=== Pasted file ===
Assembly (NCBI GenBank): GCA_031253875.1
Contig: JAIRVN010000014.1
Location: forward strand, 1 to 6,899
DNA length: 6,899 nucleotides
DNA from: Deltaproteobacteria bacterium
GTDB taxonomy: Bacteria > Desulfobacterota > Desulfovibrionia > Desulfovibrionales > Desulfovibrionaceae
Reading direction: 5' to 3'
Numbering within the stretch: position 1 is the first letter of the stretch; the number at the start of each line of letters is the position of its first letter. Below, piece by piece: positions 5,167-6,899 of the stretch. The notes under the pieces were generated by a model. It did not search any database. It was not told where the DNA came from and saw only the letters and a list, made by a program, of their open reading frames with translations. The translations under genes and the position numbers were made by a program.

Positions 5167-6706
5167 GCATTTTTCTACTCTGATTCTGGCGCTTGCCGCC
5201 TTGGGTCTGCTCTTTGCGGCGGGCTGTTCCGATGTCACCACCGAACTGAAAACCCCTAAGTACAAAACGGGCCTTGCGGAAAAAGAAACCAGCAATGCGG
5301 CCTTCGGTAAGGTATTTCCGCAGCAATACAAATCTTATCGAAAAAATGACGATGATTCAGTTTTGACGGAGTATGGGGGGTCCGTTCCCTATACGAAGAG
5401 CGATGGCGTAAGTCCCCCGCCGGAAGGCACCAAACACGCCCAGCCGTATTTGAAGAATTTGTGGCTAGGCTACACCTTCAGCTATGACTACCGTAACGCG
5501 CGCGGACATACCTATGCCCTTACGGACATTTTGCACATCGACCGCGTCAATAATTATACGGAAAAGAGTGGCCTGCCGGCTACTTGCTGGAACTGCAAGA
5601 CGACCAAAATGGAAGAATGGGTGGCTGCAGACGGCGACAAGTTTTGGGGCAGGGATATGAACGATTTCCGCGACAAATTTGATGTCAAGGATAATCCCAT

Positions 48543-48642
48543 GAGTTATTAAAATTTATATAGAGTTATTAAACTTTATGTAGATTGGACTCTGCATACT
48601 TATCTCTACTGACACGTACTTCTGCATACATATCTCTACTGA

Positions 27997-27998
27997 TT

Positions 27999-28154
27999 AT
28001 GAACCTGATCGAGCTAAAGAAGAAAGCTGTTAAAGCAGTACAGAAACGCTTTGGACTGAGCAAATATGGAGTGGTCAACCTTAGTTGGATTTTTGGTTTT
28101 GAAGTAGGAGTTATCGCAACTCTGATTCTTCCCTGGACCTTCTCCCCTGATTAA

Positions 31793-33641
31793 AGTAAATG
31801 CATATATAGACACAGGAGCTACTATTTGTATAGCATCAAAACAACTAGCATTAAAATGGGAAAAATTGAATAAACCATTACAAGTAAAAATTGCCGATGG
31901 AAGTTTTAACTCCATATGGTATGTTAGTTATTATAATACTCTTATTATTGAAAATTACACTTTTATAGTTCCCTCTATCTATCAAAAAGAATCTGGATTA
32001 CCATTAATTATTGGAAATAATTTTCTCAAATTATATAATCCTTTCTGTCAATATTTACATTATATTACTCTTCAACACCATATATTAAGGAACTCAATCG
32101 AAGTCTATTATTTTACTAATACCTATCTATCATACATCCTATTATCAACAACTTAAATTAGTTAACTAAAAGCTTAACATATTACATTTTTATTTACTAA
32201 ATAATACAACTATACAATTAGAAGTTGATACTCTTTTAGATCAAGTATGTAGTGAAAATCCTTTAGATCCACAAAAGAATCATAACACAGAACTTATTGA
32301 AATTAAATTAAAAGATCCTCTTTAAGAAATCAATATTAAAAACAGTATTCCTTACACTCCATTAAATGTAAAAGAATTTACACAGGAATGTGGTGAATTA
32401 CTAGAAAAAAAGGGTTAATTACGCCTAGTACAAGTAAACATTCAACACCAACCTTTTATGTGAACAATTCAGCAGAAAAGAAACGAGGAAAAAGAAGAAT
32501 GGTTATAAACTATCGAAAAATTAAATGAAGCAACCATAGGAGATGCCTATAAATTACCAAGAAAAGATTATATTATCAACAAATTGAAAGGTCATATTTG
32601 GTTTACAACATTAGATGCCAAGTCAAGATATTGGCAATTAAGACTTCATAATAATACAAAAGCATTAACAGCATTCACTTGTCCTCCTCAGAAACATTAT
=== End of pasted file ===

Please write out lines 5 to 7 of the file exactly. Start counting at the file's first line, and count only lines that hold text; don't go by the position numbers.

DNA from: Deltaproteobacteria bacterium
GTDB taxonomy: Bacteria > Desulfobacterota > Desulfovibrionia > Desulfovibrionales > Desulfovibrionaceae
Reading direction: 5' to 3'